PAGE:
5. I wonder how much of the difference you experience is cultural. You make it sound like you're from a small town, plus you're in New Zealand, so the influence of the "Thin is In" mantra may not be as intense as it would have been in Auckland or other, larger cities.

    But the experience with your mom is something you have in common with MANY fat people. That being said, no two fatties have the same experience. Some fatties are naturally confident, which tends to discourage assholes (they love an easy target). So if you were relatively confident, then maybe that provided some sort of buffer.

    Whatever the case, every experience is a valid fatty experience in Fat Acceptance. There are definitely people in FA who act otherwise (only oppressed fatties understand!), but they are the minority. The fact that you grew up so self-aware of your weight is enough. And even those who somehow got through childhood without realizing they were fat and fat is bad have something to offer Fat Acceptance.

    Honestly, it sounds like your mother wanted to help you and protect you from whatever she went through as a child. Like you said, when people have kids they often set out to not make their parents' mistakes and inevitably make their own. Your mom probably thought that she was helping you avoid the torment of being fat, but in doing so she made things worse, not better. The only torment you seem to have experienced was at her hands, which she probably didn't realize.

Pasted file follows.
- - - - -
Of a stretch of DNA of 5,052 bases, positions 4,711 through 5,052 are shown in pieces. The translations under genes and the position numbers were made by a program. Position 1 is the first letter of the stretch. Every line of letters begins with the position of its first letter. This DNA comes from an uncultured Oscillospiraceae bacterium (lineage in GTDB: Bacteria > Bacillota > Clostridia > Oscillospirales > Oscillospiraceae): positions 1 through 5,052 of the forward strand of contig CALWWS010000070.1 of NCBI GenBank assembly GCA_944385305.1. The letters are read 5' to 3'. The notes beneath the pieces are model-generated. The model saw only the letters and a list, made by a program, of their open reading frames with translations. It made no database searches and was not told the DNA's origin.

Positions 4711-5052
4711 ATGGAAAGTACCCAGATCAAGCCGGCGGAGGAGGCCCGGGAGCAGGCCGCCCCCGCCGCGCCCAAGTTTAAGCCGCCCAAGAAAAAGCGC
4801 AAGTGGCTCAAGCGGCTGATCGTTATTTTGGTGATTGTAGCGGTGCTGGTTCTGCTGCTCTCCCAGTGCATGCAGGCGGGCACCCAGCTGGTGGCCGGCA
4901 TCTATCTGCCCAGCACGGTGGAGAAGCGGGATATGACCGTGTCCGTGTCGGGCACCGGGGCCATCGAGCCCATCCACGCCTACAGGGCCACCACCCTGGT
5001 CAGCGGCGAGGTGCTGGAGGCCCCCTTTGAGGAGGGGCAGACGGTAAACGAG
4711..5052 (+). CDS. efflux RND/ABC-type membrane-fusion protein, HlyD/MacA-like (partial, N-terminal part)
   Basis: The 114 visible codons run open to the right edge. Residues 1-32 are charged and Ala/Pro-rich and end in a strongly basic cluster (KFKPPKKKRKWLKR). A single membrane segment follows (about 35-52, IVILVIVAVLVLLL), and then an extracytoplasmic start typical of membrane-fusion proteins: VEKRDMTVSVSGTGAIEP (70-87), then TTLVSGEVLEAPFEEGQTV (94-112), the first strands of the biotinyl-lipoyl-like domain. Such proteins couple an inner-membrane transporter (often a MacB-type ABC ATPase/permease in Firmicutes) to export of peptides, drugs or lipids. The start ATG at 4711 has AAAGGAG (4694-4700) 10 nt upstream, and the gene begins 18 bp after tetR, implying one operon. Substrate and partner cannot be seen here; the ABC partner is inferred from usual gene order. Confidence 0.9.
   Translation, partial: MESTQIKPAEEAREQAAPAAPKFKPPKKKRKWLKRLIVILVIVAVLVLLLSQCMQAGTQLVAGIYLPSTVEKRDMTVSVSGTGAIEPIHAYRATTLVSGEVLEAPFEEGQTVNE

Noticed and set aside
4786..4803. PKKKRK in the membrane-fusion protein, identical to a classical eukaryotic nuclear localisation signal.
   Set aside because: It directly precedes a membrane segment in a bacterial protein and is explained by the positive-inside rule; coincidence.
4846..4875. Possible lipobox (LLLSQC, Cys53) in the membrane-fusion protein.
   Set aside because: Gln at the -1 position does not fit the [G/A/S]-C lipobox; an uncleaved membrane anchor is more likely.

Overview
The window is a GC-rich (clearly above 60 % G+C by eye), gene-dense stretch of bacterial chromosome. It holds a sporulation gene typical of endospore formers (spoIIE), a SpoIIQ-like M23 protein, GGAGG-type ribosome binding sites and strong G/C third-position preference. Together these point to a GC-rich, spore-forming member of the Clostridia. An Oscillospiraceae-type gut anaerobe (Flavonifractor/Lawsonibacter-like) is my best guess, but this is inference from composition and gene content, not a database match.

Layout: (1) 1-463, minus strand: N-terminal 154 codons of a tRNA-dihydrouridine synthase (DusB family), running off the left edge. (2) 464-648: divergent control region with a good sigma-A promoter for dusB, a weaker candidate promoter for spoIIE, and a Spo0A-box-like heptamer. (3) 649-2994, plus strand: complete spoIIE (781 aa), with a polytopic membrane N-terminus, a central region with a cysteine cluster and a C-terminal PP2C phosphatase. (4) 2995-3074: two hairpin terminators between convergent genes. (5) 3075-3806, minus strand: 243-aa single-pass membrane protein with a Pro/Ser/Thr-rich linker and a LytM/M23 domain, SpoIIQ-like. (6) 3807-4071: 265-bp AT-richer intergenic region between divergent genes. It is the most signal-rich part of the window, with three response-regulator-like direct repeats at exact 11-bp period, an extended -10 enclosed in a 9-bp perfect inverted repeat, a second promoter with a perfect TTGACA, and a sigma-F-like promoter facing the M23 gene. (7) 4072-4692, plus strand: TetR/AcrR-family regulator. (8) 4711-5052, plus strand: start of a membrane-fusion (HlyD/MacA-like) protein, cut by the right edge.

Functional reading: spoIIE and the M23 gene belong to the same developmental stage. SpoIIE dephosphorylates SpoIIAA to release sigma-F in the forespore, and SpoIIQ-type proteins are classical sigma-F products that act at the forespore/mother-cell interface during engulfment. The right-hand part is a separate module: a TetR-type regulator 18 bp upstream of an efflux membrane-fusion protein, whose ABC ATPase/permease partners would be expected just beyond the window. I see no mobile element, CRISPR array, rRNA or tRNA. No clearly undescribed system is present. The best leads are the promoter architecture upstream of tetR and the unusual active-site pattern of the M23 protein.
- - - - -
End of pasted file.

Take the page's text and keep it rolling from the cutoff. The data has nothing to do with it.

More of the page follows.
I have yet to meet a parent, even a terrible parent, who did not absolutely believe they were doing the best for their child. As you're learning with your own daughter, it's not easy to be a parent, but so long as everything you do is infused with love, then you're doing everything right in my book.

    Good luck to you!


  6. She actually wasn't fat as a child but did become overweight in her teens and her father bullied her for it. She was incredibly looks focused and had little self esteem. Knowing all this helps me understand why she did what she did, but it doesn't help with the after affects. Don't get me wrong though I don't spend everyday moaning that I was screwed up and woe is me. For what ever reason it made me stronger and less worried about what other people think about me.

    I used to live in Dunedin, where thin was and is still probably in. I now live in the UK. I think I have always had at least an exterior confidence maybe that mitigated my experience.

    Thanks for your post!